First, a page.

Squirrel: Knock knock!

Chipmunk: Who's there?

Squirrel: Who!

Chipmunk: Who who?

Squirrel: Hey! Are you an owl?

OK, so that's an old joke the squirrel played on the chipmunk, but we still like it. And it's the perfect introduction to today's Wonder of the Day about owls and the unique sounds they make.

If you've ever heard an owl hoot, it was probably at night. Why? Owls are nocturnal animals. That means they're active at night and sleep during the day. However, not all owls hoot and, of those that do, hoots aren't the only sounds they make.

In addition to hoots, owls may chirp, whistle, scream, screech, bark, growl, or shriek. Scientists call these different sounds vocalizations. Why do owls have so many different vocalizations? Most owls make these sounds in order to communicate. And there are just as many messages as there are different types of calls!

The exact message conveyed by a particular sound will often vary between different types of owls. Most owl vocalizations are loud and low in pitch, which helps the sounds travel long distances through the night skies.

For example, the easily-recognizable hoot you're familiar with is usually a territorial call. Heard for miles around, hoots declare a claim to a particular territory and serves as a warning to other owls to stay away. The “hoo-hoo-hooooo" sound often associated with owls belongs to the great-horned owl.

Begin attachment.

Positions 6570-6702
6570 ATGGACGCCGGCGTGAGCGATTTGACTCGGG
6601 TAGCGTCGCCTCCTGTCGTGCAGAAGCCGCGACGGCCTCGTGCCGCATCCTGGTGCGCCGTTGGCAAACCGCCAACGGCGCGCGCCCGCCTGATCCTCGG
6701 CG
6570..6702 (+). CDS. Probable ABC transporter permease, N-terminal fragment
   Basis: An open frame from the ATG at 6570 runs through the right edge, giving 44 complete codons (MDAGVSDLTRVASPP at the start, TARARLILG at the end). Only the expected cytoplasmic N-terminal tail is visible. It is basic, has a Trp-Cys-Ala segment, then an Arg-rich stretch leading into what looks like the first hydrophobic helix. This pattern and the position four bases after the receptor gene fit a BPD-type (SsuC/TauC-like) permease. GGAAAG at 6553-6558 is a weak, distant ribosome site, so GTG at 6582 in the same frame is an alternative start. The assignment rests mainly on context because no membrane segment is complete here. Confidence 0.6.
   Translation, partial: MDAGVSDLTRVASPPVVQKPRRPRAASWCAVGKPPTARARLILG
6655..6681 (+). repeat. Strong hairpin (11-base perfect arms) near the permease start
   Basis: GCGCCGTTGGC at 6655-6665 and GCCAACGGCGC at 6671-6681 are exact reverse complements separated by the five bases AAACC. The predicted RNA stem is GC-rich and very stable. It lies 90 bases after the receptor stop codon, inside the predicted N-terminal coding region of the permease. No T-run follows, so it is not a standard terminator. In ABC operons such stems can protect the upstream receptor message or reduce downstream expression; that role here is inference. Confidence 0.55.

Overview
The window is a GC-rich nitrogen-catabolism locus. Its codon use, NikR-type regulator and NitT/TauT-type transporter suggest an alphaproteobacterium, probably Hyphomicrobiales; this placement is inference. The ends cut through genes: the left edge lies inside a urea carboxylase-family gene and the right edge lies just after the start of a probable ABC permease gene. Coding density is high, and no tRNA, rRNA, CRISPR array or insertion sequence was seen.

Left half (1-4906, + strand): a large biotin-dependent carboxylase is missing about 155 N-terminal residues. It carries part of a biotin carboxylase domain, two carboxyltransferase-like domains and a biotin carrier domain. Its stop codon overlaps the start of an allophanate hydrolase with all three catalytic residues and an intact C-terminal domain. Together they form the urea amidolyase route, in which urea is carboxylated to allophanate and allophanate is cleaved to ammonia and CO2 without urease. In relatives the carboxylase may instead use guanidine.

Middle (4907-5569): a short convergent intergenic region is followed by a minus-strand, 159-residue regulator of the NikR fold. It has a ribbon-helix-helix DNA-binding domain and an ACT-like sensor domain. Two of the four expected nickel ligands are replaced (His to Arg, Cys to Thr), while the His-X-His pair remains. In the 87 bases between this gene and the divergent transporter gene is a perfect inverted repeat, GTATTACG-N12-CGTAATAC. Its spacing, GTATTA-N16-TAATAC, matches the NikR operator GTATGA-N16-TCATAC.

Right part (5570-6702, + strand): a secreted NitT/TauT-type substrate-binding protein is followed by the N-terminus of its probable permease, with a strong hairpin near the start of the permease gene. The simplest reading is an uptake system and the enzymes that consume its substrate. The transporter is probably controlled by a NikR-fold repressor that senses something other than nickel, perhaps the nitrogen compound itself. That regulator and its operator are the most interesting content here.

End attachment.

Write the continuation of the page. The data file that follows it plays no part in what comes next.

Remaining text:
In addition to hoots, owls may screech or shriek from time to time. Some owls give out a loud shriek when they feel threatened or are attacking a predator. At other times, loud screeches may be used during mating season to attract a mate. Some people believe these loud screeches sounds just like a human woman screaming.

When an owl feels scared or threatened, it may also emit short, low barking sounds. If you hear an owl barking, it's probably trying to scare off whatever is scaring or threatening it. Other owls growl to deter predators. Of course, those barks might turn to shrieks if the threat persists.

One other common sound heard in the middle of the night is the shriek of baby owls. When owls awaken at night, the parents often head out to hunt for food. The owlets left behind might shriek to communicate the fact that they're hungry. Of course, they might also simply be lonely and want their parents to return.

Either way, their shrieks are sure to carry to their parents' ears, bringing them back to the nest quickly. Owls known to shriek as infants include common barn owls, common scops owls, and common sooty owls.

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Tomorrow’s Wonder of the Day will draw you in like a moth to a flame!